An alternative approach is to compute likelihoods numerically using the recursion in equation (5.17). The probabilistic structure of the coalescent takes care of the integration, and the problem is, in principle at least, simpler. For small sample sizes and simple mutation schemes this is possible (see Lundstrom (1990), for example), but it is computationally prohibitive even for samples of the size discussed earlier. An alternative is the Markov chain Monte Carlo approach in Griffiths and Tavaré (1994a), in which equation (5.17) is used to construct an absorbing Markov process in such a way that the probability q(n) in (5.17) is the expected value of a functional of the process up to the absorption time. That is, represent q(n) as
(5.39)
where {N(j), = 0,1,. . .} is a stochastic process determined by (5.17), and t is the time it takes this process to reach a particular set of states. Classical simulation methodology can now be used to simulate independent

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observations with mean q(n). The scheme in (5.39) can be modified to estimate the entire likelihood surface from a single run, providing a computationally feasible method for approximating likelihood surfaces.
As an illustration, we return to the mitochondrial data described in the subsection on the infinitely-many-sites model above. We saw that of the 21 segregating sites in the sample, 14 were consistent with an infinitely-man-ysites model. The remaining 7 sites are described in Table 5.2. These data comprise a sample of 63 individuals from a K = 27 = 128 allele model. The allele frequencies are given in Table 5.2.
Table 5.2 Incompatible Sites and Frequencies
Sequence
Site 0
1 T
9 T
10 C
13 C
17 T
18 T
19 C
Frequency
1
0
0
0
1
0
0
0
8
2
0
0
0
0
0
0
0
12
3
1
0
0
0
0
0
0
3
4
0
1
0
0
0
0
0
12
5
0
0
0
1
1
0
0
2
6
0
0
1
0
0
0
1
1
7
0
0
0
0
1
1
0
1
8
0
0
0
0
0
1
0
9
9
1
0
0
0
0
1
0
3
10
0
0
1
0
0
1
0
1
11
0
0
0
0
0
1
1
7
12
0
0
1
0
0
1
1
3
13
0
1
1
0
0
1
1
1
NOTE: Data are from Table 5.1. The row labeled 0 gives the nucleotide corresponding to 0 at that site. The last column gives the frequencies of the alleles in the sample.
The observed fraction of T nucleotides is pT = 207 / 441 = 0.469, and so p C= 0.531. We use these to determine the per-site mutation rate matrix Q in (5.15):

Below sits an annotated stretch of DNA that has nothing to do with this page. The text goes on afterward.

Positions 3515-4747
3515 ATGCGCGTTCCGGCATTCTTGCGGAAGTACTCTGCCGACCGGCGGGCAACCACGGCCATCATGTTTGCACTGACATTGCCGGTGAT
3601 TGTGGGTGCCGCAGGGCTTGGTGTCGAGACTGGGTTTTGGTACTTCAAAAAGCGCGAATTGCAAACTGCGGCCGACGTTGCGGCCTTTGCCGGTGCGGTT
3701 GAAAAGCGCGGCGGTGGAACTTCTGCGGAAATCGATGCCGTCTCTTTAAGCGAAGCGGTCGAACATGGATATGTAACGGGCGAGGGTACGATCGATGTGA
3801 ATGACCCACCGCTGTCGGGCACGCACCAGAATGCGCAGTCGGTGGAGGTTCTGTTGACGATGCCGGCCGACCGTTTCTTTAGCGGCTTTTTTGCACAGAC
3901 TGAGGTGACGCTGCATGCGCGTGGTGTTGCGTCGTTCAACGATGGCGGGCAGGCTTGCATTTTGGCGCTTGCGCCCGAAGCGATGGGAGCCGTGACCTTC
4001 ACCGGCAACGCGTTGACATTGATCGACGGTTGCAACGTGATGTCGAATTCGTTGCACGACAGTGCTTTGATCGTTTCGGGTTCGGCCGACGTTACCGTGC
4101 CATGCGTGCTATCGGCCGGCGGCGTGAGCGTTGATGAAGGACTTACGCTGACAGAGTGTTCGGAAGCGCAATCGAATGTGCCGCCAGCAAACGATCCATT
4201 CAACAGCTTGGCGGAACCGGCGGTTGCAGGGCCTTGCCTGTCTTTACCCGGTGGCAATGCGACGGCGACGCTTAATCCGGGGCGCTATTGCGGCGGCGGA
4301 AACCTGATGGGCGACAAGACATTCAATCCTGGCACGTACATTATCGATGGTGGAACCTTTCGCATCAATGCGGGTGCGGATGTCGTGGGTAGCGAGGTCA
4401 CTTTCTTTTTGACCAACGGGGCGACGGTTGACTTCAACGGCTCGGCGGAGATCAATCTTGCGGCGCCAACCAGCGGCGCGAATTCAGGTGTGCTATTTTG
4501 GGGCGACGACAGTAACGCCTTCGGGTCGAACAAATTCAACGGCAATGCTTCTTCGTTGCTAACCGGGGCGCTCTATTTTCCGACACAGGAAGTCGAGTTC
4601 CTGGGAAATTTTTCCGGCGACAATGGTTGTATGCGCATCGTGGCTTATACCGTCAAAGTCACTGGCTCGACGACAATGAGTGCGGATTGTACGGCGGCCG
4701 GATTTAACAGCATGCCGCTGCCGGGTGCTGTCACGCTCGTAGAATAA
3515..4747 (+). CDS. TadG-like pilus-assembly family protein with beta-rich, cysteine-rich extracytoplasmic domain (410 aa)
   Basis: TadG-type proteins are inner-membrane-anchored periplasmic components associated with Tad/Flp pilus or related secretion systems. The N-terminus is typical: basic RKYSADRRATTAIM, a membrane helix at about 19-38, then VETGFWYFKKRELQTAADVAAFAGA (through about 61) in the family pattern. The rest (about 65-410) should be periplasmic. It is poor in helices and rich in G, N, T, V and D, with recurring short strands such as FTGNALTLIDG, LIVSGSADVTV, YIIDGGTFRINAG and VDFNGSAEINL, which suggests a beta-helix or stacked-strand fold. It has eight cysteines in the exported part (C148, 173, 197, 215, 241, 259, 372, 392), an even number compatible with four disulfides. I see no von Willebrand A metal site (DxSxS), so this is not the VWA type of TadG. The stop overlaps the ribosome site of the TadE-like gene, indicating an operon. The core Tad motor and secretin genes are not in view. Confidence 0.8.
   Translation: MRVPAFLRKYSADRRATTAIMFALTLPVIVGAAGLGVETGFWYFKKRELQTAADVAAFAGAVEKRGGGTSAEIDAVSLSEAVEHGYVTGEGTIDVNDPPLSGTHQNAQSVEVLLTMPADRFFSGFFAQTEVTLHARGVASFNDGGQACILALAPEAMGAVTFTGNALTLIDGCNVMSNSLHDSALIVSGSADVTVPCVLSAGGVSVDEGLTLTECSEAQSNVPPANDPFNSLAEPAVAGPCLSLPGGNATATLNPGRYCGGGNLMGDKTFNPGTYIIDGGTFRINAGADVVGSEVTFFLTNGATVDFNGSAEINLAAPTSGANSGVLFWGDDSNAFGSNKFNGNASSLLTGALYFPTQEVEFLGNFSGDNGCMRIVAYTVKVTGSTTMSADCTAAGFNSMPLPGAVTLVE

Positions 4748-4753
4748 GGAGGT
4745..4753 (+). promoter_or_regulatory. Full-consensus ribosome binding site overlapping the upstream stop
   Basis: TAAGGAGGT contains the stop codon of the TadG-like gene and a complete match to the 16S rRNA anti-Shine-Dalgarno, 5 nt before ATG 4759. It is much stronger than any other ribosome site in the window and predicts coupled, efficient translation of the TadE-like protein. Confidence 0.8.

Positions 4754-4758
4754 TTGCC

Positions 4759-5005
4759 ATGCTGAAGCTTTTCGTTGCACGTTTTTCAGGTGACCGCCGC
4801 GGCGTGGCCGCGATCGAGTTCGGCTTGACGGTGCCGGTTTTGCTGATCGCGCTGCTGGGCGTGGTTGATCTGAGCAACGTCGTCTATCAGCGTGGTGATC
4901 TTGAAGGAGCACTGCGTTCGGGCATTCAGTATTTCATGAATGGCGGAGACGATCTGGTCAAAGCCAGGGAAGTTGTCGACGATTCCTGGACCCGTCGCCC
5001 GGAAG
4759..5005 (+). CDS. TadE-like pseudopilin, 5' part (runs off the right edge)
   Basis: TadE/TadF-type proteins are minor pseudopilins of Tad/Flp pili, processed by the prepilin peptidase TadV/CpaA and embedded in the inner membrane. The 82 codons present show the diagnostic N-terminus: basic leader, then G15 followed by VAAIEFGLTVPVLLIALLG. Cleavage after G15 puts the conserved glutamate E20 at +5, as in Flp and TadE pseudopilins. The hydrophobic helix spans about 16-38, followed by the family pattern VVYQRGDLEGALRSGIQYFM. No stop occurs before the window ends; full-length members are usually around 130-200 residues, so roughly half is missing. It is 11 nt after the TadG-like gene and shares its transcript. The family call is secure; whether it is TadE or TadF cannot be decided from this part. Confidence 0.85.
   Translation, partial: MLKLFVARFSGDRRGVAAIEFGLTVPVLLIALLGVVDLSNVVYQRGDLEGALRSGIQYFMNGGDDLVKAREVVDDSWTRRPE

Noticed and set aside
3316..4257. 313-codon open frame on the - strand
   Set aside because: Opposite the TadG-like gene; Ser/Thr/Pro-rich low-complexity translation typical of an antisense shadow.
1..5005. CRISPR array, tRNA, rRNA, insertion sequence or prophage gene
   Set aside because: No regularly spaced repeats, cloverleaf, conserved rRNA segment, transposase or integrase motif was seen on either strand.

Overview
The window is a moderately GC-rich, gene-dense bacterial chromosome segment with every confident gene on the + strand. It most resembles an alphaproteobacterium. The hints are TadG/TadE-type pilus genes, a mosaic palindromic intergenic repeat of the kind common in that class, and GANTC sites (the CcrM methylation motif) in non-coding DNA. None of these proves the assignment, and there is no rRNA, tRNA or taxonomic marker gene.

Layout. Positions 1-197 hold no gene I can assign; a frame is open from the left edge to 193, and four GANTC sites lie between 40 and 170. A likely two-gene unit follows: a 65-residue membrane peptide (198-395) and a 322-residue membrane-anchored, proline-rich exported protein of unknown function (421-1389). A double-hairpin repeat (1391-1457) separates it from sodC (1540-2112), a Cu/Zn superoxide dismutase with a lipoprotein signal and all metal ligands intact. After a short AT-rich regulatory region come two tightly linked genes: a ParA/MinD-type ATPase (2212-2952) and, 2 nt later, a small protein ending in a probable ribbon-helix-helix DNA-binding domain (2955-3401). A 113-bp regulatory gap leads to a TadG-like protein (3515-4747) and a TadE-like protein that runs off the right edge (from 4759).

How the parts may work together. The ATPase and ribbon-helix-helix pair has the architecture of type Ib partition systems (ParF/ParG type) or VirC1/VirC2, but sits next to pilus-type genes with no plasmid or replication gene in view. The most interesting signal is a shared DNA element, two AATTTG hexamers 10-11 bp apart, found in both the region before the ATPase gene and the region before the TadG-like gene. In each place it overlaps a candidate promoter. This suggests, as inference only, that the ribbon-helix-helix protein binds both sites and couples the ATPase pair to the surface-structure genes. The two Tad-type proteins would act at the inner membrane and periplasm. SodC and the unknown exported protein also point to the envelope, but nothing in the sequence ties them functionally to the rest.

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where s = 7. Assuming that pC and pT are given by their observed frequencies, there is just the single parameter q to be estimated. Preliminary simulation results give the maximum likelihood estimate of q at about = 17 . This corresponds to a per site C ® T rate of a = 1.14, and a per site T ® C rate of b = 1.28. These rates are about 50 times higher than those based on the analysis in the section on the K-allele models above using all 201 sites. Of course, this set of sites was chosen essentially because of the high mutation rates in the region and so should represent an extreme estimate of the rates in the whole molecule. Nonetheless, the results do point to the lack of homogeneity in substitution rates in this molecule. For other approaches to the modeling of hypervariable sites, see Lundstrom et al. (1992b).
Discussion The emphasis in this chapter has been the discussion of inference techniques for the coalescent, a natural model for the analysis of samples taken from large populations.
An interesting development in the mathematical theory has been the study of measure-valued diffusions initiated by Fleming and Viot (1979). This is a generalization of the "usual" diffusions so prevalent in the classical theory of population genetics, described for example in Ewens (1979, 1990) and Tavaré (1984). A comprehensive discussion of the Fleming-Viot process appears in Ethier and Kurtz (1993), where the probabilistic structure of a broad range of examples, such as multiple loci with recombination, infinitely many alleles with selection, multigene families, and migration models, are discussed in some detail.
Perhaps the most important aspect of the theory that has seen rather little theoretical treatment thus far is the area that might loosely be called variable population size processes, and their inference. These issues are becoming more important in the analysis and interpretation of human mitochondrial sequence data. Two recent articles in this area are Slatkin

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and Hudson (1991) and Rogers and Harpending (1992). Lundstrom et al. (1992b) note that the effects of variable population size on gene frequency distributions can readily be confounded with the effects of hypervariable regions in the sequences. A careful assessment of the interaction of these two effects seems important, as does a detailed treatment of the effects of spatial structure and population subdivision on the analysis of sequence diversity. The Monte Carlo likelihood methods developed for sequence data in Griffiths and Tavaré (1994a) adapt readily to situations like this. See, for example, Griffiths and Tavaré (1994b.) They offer a practical approach to inference from very complicated stochastic processes. These techniques are based on genealogical arguments that provide the cornerstone of a firm quantitative basis for the analysis of DNA sequence data and our understanding of genomic diversity.